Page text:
Decided: January 16, 1990.
STATE OF NEW JERSEY, PLAINTIFF-RESPONDENT,
MARK VASSOS, DEFENDANT-APPELLANT
J.h. Coleman, Muir, Jr. and Skillman. The opinion of the court was delivered by Skillman, J.A.D.
[237 NJSuper Page 586]
Defendant was indicted together with James Robert Hinton, Dale Mullener and Guy Walsifer for conspiracy to commit robbery, in violation of N.J.S.A. 2C:5-2; armed robbery, in violation of N.J.S.A. 2C:15-1; burglary while armed, in violation of N.J.S.A. 2C:18-2; criminal restraint, in violation of N.J.S.A. 2C:13-2; receiving stolen property, in violation of N.J.S.A. 2C:20-7; possession of a handgun without a permit, in violation of N.J.S.A. 2C:39-5b, possession of a rifle without first obtaining a purchaser identification card, in violation of N.J.S.A. 2C:39-5c(1), and possession of a handgun with the purpose to use it unlawfully against the person of another, in violation of N.J.S.A. 2C:39-4a. A jury acquitted defendant of robbery but convicted him of the other charges.
The court granted the State's motion to sentence defendant as a persistent offender pursuant to N.J.S.A. 2C:44-3a and N.J.S.A. 2C:43-7a. At the original sentencing, defendant was sentenced to a 30 year term of imprisonment, with 15 years of parole ineligibility, for conspiracy to commit robbery, concurrent 15 year terms, with 7 1/2 years of parole ineligibility, for burglary, possession of a handgun without a permit and possession of a weapon for an unlawful purpose, and concurrent 7 year terms, with 3 1/2 years of parole ineligibility, on the remaining convictions. On its own motion, the court resentenced defendant to a 15 year term, with 7 1/2 years of parole ineligibility,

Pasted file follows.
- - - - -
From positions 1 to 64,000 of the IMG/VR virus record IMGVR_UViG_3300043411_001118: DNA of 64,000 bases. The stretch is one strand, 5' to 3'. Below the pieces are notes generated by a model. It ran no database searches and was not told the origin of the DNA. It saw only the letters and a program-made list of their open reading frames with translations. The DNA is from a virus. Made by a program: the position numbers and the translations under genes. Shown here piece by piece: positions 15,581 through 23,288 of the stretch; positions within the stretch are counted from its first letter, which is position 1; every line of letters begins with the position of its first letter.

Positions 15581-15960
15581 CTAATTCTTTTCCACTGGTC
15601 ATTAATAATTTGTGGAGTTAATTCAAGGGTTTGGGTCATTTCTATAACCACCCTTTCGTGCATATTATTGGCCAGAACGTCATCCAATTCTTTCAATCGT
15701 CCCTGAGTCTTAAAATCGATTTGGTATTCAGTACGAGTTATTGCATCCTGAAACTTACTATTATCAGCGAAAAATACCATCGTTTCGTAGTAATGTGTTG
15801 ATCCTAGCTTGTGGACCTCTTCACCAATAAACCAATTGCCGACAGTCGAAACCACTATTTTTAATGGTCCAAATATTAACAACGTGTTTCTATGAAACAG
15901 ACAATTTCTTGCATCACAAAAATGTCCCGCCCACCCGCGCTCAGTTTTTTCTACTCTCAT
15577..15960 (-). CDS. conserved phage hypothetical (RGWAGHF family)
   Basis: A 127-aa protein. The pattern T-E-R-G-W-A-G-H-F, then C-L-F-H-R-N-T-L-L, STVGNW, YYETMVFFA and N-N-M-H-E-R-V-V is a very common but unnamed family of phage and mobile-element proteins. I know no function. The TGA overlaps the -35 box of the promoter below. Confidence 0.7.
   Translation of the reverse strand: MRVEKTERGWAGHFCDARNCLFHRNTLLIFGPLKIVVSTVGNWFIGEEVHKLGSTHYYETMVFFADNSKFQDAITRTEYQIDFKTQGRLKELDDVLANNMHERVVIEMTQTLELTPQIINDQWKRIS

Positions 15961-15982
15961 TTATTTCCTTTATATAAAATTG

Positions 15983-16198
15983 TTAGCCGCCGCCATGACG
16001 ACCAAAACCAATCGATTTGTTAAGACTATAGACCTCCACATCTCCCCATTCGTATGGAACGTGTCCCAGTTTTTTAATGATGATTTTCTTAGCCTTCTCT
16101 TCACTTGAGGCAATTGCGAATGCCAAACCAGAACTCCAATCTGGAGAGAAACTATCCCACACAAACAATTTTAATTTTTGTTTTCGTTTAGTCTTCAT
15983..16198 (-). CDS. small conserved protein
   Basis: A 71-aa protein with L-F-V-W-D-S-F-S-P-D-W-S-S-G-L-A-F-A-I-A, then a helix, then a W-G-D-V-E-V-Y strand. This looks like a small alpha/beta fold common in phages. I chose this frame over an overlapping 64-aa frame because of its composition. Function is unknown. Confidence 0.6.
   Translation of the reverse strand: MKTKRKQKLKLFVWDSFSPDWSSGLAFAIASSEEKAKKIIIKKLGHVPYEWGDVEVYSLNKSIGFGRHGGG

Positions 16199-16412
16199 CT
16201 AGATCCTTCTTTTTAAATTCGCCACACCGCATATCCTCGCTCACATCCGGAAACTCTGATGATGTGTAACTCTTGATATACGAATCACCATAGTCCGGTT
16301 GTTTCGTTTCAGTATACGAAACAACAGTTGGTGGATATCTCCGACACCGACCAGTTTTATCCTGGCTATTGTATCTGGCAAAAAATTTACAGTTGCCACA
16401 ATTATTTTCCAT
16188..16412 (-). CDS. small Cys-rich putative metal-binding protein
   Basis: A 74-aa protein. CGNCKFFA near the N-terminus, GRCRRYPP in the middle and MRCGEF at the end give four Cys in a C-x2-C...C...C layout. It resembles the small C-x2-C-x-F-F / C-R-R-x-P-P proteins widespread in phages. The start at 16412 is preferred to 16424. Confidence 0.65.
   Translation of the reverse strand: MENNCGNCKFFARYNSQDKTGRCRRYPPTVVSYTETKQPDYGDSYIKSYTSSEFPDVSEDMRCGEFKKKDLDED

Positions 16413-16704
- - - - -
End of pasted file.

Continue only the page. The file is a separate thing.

[237 NJSuper Page 587]
for conspiracy to commit robbery, and to a 7 year term, with a 3 1/2 year parole ineligibility period, for possession of a handgun without a permit, because it had been mistaken as to the extended term sentencing ranges for these offenses at the time of original sentencing.
On appeal, the Public Defender makes the following arguments on behalf of defendant:
I. THE TRIAL COURT COMMITTED REVERSIBLE ERROR AND DENIED THE DEFENDANT HIS SIXTH AND FOURTEENTH AMENDMENT RIGHTS TO DUE PROCESS AND A SPEEDY TRIAL BY DENYING THE DEFENDANT'S MOTION TO DISMISS THE INDICTMENT.